No nursing home for us. We'll be checking into a Holiday Inn! With the average…
“They gave each other a big kiss and passed away confidently holding hands. According to their own wish.”
Nic and Trees Elderhorst had been married for 65 years before they decided to die together.
The couple, both 91 and living in the town of Didam in the Netherlands, had been struggling with declining health in recent years, and their family told the media they had always wanted to leave this life together.
“The geriatrician determined that our mother was still mentally competent,” one of the couple’s daughters told The Gelderlander, according to The Telegraph. “However, if our father were to die, she could become completely disoriented, ending up in a nursing home, something which she desperately did not want. Dying together was their deepest wish.”
In 2002, the Netherlands became the first country in the world to legalize doctor-assisted suicide — either through euthanasia (a fatal injection) or prescription for a lethal dose of drugs.
The person who wishes to die need not have a fatal disease in order to obtain a doctor’s help in killing themselves, but there are some restrictions on when doctors can legally take part in other people’s deaths.
The person in question has to be “suffering unbearably” with no hope of relief. In this case, it appears a broken heart fit the bill.
Since the practice became legalized, rates of euthanasia have skyrocketed in the progressive country.
A recent report found that 4.5 percent of all deaths in the Netherlands now involve euthanasia.
Even so, it’s still a controversial issue.
“Before you know it, the children of elderly parents attend and celebrate their joint euthanasia killings–instead of urging them to remain alive and assuring them that they will be loved and cared for, come what may,” Wesley J. Smith, a vocal critic of assisted suicide, wrote in The National Review in response to this case. “Euthanasia corrupts everything it touches, including the perceptions of children’s obligations to aging parents and society’s duties toward their elderly members.”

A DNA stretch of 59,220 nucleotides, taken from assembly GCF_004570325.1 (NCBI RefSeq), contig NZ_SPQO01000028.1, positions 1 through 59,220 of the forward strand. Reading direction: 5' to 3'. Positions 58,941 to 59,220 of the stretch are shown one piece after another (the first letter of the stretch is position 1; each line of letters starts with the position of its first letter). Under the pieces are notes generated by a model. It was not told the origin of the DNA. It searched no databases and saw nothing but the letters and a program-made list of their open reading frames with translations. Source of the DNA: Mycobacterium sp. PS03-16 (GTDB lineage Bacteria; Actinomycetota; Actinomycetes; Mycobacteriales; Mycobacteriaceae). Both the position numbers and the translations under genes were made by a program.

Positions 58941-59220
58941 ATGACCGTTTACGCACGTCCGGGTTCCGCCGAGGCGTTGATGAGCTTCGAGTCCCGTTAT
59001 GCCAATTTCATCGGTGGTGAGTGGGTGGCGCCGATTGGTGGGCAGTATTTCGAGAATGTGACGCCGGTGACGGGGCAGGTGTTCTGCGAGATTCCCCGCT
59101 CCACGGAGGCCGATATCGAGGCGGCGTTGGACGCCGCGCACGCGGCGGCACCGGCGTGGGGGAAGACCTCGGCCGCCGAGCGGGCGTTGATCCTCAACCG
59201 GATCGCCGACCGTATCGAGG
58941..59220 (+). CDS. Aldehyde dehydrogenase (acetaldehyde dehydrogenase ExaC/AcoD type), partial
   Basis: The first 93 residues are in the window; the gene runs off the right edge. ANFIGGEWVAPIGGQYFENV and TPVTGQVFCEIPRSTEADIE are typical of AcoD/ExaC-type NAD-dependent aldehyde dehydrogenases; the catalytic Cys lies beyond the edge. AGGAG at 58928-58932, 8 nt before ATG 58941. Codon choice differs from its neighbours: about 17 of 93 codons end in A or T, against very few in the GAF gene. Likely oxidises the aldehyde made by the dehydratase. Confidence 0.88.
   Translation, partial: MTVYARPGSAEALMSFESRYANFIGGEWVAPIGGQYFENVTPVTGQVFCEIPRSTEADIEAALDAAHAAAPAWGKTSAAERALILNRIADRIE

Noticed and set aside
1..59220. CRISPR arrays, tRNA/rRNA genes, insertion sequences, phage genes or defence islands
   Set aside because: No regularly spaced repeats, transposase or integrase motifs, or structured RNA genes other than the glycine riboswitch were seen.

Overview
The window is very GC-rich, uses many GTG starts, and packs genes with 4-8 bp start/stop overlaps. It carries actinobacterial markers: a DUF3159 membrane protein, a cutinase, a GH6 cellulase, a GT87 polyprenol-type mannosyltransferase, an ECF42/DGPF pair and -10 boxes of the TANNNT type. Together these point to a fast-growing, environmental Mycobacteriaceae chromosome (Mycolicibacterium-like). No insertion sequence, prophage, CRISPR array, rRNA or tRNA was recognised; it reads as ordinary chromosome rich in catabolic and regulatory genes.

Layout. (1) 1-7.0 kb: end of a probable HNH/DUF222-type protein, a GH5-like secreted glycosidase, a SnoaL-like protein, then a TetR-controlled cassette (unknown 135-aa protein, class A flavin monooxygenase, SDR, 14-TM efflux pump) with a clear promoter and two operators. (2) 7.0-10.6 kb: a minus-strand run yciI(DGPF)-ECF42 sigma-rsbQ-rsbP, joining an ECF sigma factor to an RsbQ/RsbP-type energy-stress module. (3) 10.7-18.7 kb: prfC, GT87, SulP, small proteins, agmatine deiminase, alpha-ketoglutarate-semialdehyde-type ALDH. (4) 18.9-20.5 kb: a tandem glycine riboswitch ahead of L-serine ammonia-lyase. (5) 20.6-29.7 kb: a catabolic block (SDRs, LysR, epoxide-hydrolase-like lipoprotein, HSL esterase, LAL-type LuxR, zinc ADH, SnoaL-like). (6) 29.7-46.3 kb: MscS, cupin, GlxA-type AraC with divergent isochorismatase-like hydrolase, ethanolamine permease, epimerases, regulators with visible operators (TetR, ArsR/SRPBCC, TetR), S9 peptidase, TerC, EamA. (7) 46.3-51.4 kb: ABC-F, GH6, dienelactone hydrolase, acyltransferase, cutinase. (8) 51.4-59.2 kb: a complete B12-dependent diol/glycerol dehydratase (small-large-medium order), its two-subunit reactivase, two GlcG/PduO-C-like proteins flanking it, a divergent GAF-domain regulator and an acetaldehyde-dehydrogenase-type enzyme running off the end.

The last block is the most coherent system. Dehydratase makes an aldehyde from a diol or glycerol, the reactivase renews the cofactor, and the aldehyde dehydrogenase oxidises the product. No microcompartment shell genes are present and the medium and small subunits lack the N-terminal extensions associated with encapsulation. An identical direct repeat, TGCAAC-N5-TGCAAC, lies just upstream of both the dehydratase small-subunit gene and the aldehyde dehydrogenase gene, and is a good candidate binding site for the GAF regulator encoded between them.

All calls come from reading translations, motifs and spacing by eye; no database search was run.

A representative from the Dutch Association of Voluntary Life said that incidents like the Elderhorsts aren’t common.
“It’s factually a coincidence when both people meet the demands for euthanasia at the same time,” Dick Bosscher, a spokesperson for the association, said. “Dual requests are therefore rarely granted.”
In this case, Mr. Elderhorst’s mobility had significantly declined following a 2012 stroke, and Mrs. Elderhort’s memory was fading.
Their family was present for their sendoff and apparently feels confident in their choice.
“They gave each other a big kiss and passed away confidently holding hands. According to their own wish,” another daughter told the paper.
In the U.S., laws allowing assisted suicide are more limited.
Oregon became the first state to allow physician-assisted suicide for patients with only six months to live in 1997, a law which has now been adopted in five other states and the District of Columbia.
In 2014, 29-year-old Brittany Maynard reignited the debate in the U.S. after speaking out about her decision to “die with dignity” before her brain cancer killed her:
Trends like the one being seen in the Netherlands call for a larger conversation on how these kinds of deaths need to be addressed, according to U.S. National Institutes of Health bioethicist Scott Kim.
“These are old people who may have health problems, but none of them are life-threatening,” Kim told the AP. “They’re old, they can’t get around, their friends are dead and their children don’t visit anymore. This kind of trend cries out for a discussion. Do we think their lives are still worthwhile?”